day I lay rocking in my boat, reading a very famous book, which all
children know and love, and the name of which I’ll tell you by and by.
So busily was I reading, that I never minded the tide; and presently
discovered that I was floating out to sea, with neither sail nor oar. At
first I was very much frightened; for there was no one in sight on land or
sea, and I didn’t know where I might drift to. But the water was calm,
the sky clear, and the wind blew balmily; so I waited for what should
I saw a speck on the sea, and eagerly watched it; for it drew rapidly
near, and seemed to be going my way. When it came closer, I was much
amazed; for, of all the queer boats I ever saw, this was the queerest. It
was a great wooden bowl, very cracked and old; and in it sat three
gray-headed little gentlemen with spectacles, all reading busily, and
letting the boat go where it pleased. Now, right in their way was a rock;
and I called out, “Sir, sir, take care.”
my call came too late: crash went the bowl, out came the bottom, and down
plumped all the little gentlemen into the sea. I tried not to laugh, as
the books, wigs, and spectacles flew about; and, urging my boat nearer, I
managed to fish them up, dripping and sneezing, and looking like drowned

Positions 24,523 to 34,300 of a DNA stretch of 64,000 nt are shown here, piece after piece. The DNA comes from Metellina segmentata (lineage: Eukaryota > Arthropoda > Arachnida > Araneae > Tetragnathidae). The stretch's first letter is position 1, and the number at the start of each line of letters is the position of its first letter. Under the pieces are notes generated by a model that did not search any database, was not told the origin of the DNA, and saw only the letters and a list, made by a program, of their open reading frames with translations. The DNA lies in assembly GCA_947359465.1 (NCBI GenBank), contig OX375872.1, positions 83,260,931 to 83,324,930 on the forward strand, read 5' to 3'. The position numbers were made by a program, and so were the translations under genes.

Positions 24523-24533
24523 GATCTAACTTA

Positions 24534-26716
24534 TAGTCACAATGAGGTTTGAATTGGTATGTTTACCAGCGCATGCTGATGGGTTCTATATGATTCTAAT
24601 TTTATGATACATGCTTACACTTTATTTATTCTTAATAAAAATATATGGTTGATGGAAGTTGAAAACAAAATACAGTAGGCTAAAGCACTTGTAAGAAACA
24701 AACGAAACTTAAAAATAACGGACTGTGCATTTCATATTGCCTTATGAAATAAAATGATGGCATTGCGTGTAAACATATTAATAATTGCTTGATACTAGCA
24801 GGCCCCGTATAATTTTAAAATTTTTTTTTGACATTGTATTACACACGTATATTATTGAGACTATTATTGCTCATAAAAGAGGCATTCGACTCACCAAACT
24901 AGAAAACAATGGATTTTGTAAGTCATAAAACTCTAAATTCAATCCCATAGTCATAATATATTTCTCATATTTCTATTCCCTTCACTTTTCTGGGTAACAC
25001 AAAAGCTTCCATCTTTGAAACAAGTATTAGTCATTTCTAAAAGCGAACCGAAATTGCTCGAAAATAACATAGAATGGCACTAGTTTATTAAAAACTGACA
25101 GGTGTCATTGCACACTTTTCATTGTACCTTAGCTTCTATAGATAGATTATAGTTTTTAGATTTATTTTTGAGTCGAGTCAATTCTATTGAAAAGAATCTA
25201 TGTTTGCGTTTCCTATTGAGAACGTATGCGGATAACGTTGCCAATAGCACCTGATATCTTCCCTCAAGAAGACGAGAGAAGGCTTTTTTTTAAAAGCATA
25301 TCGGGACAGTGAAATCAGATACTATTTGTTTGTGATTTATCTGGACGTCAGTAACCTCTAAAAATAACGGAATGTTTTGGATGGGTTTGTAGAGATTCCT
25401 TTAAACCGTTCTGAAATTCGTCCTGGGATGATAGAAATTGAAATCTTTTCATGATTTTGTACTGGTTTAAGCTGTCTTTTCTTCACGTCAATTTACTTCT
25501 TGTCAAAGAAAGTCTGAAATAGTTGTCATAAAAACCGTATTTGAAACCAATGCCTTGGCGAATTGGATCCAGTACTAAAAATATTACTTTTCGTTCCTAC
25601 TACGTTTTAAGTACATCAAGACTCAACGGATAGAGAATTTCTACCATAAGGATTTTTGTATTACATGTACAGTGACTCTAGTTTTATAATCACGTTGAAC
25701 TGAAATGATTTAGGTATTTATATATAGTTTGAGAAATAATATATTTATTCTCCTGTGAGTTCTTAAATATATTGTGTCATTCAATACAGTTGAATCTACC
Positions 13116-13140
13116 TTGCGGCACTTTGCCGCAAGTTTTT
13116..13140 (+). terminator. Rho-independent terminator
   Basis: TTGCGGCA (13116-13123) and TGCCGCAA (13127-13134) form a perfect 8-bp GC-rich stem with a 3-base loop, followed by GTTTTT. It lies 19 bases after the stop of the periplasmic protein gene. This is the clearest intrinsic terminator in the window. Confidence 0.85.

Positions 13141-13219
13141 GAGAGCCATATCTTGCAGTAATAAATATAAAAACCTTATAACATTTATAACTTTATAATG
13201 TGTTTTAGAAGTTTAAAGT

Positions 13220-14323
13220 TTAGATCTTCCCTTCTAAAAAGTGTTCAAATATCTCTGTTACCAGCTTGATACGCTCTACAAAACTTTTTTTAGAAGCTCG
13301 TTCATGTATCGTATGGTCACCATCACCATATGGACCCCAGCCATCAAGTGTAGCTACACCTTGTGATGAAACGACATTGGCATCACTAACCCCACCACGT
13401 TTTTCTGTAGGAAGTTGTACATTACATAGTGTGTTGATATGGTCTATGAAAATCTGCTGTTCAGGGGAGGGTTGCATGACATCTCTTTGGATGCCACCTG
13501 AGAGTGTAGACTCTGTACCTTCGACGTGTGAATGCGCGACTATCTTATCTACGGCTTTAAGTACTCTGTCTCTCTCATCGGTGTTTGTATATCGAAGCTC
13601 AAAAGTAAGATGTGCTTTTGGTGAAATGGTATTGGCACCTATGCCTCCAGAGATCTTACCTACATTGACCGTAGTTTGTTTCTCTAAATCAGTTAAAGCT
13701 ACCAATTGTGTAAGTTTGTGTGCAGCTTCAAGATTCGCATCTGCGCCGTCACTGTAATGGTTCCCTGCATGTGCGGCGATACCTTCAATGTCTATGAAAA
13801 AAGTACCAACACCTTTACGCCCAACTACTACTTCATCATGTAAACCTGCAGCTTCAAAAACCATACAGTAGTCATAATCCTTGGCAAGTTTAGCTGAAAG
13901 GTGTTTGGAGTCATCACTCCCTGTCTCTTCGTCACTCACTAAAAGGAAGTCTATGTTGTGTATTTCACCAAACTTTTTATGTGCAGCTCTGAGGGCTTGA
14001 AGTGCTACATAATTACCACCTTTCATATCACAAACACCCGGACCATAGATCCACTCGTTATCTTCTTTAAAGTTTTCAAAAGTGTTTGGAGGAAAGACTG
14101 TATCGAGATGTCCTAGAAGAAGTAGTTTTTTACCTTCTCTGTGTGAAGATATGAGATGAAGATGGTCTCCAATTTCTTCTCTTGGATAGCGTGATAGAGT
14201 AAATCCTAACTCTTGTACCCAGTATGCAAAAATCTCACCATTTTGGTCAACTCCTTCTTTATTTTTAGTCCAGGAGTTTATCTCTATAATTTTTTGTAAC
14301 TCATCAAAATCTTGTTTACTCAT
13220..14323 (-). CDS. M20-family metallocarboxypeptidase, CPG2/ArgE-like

kittens. When the flurry was over, and they had got their breath, I asked
who they were, and where they were going.
are from Gotham, ma’am,” said the fattest one wiping a very wet face
on a very wet handkerchief. “We were going to that island yonder. We
have often tried, but never got there: it’s always so, and I begin to
think the thing can’t be done.”
looked where he pointed; and, sure enough, there was an island where I had
never seen one before. I rubbed my eyes, and looked again. Yes: there it
was — a little island, with trees and people on it, for I saw smoke
coming out of the chimney of a queerly-shaped house on the shore.
is the name of it?” I asked.
little old gentleman put his finger on his lips, and said, with a
couldn’t tell you, ma’am. It’s a secret; but, if you manage to land
there, you will soon know.”
other old men nodded at the same time; and then all went to reading again,
with the water still dropping off the ends of their noses. This made me
very curious; and, as the tide drifted us nearer and nearer, I looked well
about me, and saw several things that filled me with a strong desire to
land on the island. The odd house, I found, was built like a high-heeled
shoe; and at every window I saw children’s heads. Some were eating
broth; some were crying; and some had nightcaps on. I caught sight of a
distracted old lady flying about, with a ladle in one hand, and a rod in
the other; but the house was so full of children (even up to the
sky-light, — out of which they popped their heads, and nodded at me)
that I couldn’t see much of the mamma of this large family: one seldom
can, you know.
had hardly got over my surprise at this queer sight, when I saw a cow fly
up through the air, over the new moon that hung there, and come down and
disappear in the woods. I really didn’t know what to make of this, but
had no time to ask the old men what it meant; for a cat, playing a fiddle,